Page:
Apple intros new MacBook Pros; models get LED screens

The laptops feature Intel's 'Santa Rosa' chip set, Nvidia graphics

Apple freshened its top-end MacBook Pro laptop line Tuesday with Intel's latest processors and chip set, a.k.a. Santa Rosa, boosted memory to 2GB across the board and launched its first notebooks with LED-backlit screens.

The release beat analyst expectations by about a week.

All three new MacBook Pro models -- two with 15-in. displays, one with a 17-in. screen -- run the Santa Rosa platform's Intel Core 2 Duo processors at 2.2GHz or 2.4GHz, with 4GB of shared L2 cache and an 800-MHz frontside bus. Also part of the package: 802.11 a/b/g/n wireless. Another side benefit to the new processors is that they allow Mac OS X to access all 4GB of RAM if that much has been installed in the new MacBook Pro; earlier models' only showed 3GB+ to the operating system and applications when 4GB.

Apple's 15-in. MacBook Pros are its first to sport LED-backlit displays, technology that eliminates the trace mercury found in traditional fluorescent backlighting and also reduces power consumption. In a letter touting the company's environmental and recycling record last month, CEO Steve Jobs said Macs with LED-backlit LCDs would appear this year.

By default, the fluorescent-backlit 17-in. MacBook Pro offers a resolution of 1680-by-1050 pixels, but a new US$100 optional 1920-by-1200 display is also available. Customers using MacBook Pros for professional photo and video editing wanted the higher resolution, said David Moody, an Apple vice president of marketing.

Now absent from the MacBook Pro are ATI graphics subsystems; they've been yanked in favor of Nvidia chip sets. That leaves only an overdue update to the iMac line with ATI video as standard. The change to Nvidia wasn't unexpected; almost immediately on Advanced Micro Devices's announcement that it would buy ATI Technologies, speculation surfaced that Apple, already an Intel-based reseller, would drop ATI because of the AMD connection.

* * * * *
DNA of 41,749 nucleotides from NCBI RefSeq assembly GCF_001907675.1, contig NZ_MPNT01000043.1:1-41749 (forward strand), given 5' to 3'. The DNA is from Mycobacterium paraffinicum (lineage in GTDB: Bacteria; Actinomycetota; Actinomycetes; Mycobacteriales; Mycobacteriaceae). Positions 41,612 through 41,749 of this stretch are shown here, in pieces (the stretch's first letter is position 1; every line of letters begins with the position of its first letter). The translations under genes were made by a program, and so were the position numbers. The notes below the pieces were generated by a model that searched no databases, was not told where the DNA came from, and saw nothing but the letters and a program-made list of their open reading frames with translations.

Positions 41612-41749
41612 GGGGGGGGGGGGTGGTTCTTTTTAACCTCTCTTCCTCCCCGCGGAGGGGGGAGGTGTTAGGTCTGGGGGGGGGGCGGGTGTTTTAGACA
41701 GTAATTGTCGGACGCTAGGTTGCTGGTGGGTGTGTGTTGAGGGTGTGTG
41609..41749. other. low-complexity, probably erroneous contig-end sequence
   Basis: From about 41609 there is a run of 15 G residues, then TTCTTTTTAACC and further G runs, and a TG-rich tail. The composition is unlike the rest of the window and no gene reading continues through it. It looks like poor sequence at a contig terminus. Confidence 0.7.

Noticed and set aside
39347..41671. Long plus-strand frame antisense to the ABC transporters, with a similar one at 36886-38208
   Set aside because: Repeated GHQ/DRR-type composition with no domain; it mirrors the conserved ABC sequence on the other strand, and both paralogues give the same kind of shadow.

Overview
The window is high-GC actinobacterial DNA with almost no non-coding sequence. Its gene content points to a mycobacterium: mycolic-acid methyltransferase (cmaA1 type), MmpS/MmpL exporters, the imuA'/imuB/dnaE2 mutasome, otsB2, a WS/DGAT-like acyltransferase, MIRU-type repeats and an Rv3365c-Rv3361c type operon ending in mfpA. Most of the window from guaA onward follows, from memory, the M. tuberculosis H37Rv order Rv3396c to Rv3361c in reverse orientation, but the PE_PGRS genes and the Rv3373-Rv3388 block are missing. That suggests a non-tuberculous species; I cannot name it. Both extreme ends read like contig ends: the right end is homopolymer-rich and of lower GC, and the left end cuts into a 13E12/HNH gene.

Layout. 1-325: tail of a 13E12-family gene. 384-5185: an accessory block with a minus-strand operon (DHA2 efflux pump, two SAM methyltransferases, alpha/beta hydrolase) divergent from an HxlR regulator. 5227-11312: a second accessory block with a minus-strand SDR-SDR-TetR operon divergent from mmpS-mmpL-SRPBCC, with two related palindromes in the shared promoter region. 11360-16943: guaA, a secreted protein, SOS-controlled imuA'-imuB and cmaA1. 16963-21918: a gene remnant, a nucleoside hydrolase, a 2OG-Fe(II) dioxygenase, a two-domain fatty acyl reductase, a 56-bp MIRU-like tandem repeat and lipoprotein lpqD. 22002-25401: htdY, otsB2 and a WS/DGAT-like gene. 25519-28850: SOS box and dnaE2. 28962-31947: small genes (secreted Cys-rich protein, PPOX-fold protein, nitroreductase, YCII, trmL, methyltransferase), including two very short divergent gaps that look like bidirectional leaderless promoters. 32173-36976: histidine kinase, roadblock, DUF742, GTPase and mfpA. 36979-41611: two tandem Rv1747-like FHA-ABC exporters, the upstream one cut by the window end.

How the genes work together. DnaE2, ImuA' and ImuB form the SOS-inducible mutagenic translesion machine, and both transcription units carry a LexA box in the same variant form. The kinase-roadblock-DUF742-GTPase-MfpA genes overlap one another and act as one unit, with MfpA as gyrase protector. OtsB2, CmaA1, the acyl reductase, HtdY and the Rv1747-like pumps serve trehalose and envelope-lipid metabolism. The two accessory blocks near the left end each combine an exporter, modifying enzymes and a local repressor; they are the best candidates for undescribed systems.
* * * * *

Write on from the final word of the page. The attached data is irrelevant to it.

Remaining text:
Moody would not comment on why Apple switched to Nvidia, or even commit to saying that Nvidia's graphics are higher quality than what the ATI chips delivered in older MacBook Pros. "Nvidia is a great choice, and delivers the quality graphics our customers expect," he said. He also declined to confirm whether the iMac would soon shift to Nvidia as well.

Apple touted the new models' performance, claiming that the latest systems run high-end applications such as Final Cut Pro 6 50 percent faster, and PhotoShop 39 percent faster, than the Core 2 Duo MacBook Pros unveiled last October. And the combination of the LED backlighting and lower power consumption of the Santa Rosa chipset, said Moody, should result in an extra 30 to 60 minutes of battery time.

Mac users double-dipping into Microsoft's Windows operating system by using Apple's Boot Camp can expect an update to the dual-boot utility soon that adds Windows drivers for the MacBook Pro's new Nvidia graphics. Moody would not, however, divulge a specific release date for a Boot Camp beta upgrade.

"With Intel Core 2 Duo performance, more memory and state-of-the-art graphics, this MacBook Pro is a portable powerhouse for creative and professional users," Philip Schiller, Apple's senior vice president of global product marketing, said in a statement.

Prices remain unchanged. The 15-in. 2.2-GHz MacBook Pro, with a 120GB drive running at 5,400 rpm, costs US$1,999, while the 15-in. 2.4-GHz machine, now with 160GB of storage -- up from 120GB -- is priced at US$2,499. The top-end 17-in. system, which runs a 2.4-GHz Duo 2 Core CPU and includes a 160GB drive, lists at US$2,799. All are available immediately on Apple's online store, and at its retail outlets and resellers. Both of the stock 160GB drives spin at 5,400 rpm. Apple also now offers 200GB and 250GB hard drives that run at 4,200 rpm as build-to-order options.

The MacBook Pro refresh came three weeks after a similar update to the lower-priced MacBook lineup, and about a week earlier than at least one financial analyst had predicted. Last month, Piper Jaffray & Co. analyst Gene Munster divined their debut at Apple's Worldwide Developers Conference, which begins Monday.

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Gregg Keizer

Computerworld
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